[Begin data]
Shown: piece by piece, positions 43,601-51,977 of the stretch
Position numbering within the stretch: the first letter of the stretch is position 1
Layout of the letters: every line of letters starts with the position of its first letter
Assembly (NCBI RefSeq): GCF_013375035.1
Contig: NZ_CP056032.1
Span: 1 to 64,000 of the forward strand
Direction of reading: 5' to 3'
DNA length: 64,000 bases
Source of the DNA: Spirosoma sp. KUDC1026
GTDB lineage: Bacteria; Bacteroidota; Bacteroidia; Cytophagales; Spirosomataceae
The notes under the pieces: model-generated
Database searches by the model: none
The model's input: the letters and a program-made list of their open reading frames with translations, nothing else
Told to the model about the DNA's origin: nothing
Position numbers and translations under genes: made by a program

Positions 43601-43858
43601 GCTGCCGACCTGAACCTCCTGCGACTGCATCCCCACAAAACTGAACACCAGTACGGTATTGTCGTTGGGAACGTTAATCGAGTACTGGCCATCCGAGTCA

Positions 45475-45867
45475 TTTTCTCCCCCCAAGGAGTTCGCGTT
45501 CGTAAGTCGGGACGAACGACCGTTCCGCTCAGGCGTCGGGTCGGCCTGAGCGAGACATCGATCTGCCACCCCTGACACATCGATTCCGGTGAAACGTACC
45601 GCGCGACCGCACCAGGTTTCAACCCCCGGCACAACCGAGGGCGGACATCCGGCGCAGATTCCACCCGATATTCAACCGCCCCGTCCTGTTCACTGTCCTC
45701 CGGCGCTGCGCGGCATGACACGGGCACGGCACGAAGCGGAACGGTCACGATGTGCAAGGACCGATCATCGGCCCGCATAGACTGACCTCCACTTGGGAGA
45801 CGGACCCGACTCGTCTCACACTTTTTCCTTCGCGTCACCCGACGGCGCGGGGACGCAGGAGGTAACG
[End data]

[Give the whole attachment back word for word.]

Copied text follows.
Shown: piece by piece, positions 43,601-51,977 of the stretch
Position numbering within the stretch: the first letter of the stretch is position 1
Layout of the letters: every line of letters starts with the position of its first letter
Assembly (NCBI RefSeq): GCF_013375035.1
Contig: NZ_CP056032.1
Span: 1 to 64,000 of the forward strand
Direction of reading: 5' to 3'
DNA length: 64,000 bases
Source of the DNA: Spirosoma sp. KUDC1026
GTDB lineage: Bacteria; Bacteroidota; Bacteroidia; Cytophagales; Spirosomataceae
The notes under the pieces: model-generated
Database searches by the model: none
The model's input: the letters and a program-made list of their open reading frames with translations, nothing else
Told to the model about the DNA's origin: nothing
Position numbers and translations under genes: made by a program

Positions 43601-43858
43601 GCTGCCGACCTGAACCTCCTGCGACTGCATCCCCACAAAACTGAACACCAGTACGGTATTGTCGTTGGGAACGTTAATCGAGTACTGGCCATCCGAGTCA

Positions 45475-45867
45475 TTTTCTCCCCCCAAGGAGTTCGCGTT
45501 CGTAAGTCGGGACGAACGACCGTTCCGCTCAGGCGTCGGGTCGGCCTGAGCGAGACATCGATCTGCCACCCCTGACACATCGATTCCGGTGAAACGTACC
45601 GCGCGACCGCACCAGGTTTCAACCCCCGGCACAACCGAGGGCGGACATCCGGCGCAGATTCCACCCGATATTCAACCGCCCCGTCCTGTTCACTGTCCTC
45701 CGGCGCTGCGCGGCATGACACGGGCACGGCACGAAGCGGAACGGTCACGATGTGCAAGGACCGATCATCGGCCCGCATAGACTGACCTCCACTTGGGAGA
45801 CGGACCCGACTCGTCTCACACTTTTTCCTTCGCGTCACCCGACGGCGCGGGGACGCAGGAGGTAACG